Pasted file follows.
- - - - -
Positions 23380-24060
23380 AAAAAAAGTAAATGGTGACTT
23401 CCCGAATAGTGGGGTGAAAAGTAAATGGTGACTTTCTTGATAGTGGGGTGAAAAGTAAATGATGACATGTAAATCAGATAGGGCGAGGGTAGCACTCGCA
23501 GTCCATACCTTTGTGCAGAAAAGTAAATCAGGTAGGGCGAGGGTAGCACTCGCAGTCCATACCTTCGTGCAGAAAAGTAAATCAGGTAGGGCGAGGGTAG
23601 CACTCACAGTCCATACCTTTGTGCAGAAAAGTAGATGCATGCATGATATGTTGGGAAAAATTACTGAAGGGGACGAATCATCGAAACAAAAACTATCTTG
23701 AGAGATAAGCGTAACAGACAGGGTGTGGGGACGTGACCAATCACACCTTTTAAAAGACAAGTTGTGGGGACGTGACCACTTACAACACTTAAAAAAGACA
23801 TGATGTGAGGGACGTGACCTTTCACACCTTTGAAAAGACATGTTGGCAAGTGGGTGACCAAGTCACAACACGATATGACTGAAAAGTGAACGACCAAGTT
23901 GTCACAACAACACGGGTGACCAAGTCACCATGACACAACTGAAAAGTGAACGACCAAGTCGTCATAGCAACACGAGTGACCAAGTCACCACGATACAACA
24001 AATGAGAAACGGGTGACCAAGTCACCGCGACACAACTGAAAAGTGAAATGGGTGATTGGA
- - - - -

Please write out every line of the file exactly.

Positions 23380-24060
23380 AAAAAAAGTAAATGGTGACTT
23401 CCCGAATAGTGGGGTGAAAAGTAAATGGTGACTTTCTTGATAGTGGGGTGAAAAGTAAATGATGACATGTAAATCAGATAGGGCGAGGGTAGCACTCGCA
23501 GTCCATACCTTTGTGCAGAAAAGTAAATCAGGTAGGGCGAGGGTAGCACTCGCAGTCCATACCTTCGTGCAGAAAAGTAAATCAGGTAGGGCGAGGGTAG
23601 CACTCACAGTCCATACCTTTGTGCAGAAAAGTAGATGCATGCATGATATGTTGGGAAAAATTACTGAAGGGGACGAATCATCGAAACAAAAACTATCTTG
23701 AGAGATAAGCGTAACAGACAGGGTGTGGGGACGTGACCAATCACACCTTTTAAAAGACAAGTTGTGGGGACGTGACCACTTACAACACTTAAAAAAGACA
23801 TGATGTGAGGGACGTGACCTTTCACACCTTTGAAAAGACATGTTGGCAAGTGGGTGACCAAGTCACAACACGATATGACTGAAAAGTGAACGACCAAGTT
23901 GTCACAACAACACGGGTGACCAAGTCACCATGACACAACTGAAAAGTGAACGACCAAGTCGTCATAGCAACACGAGTGACCAAGTCACCACGATACAACA
24001 AATGAGAAACGGGTGACCAAGTCACCGCGACACAACTGAAAAGTGAAATGGGTGATTGGA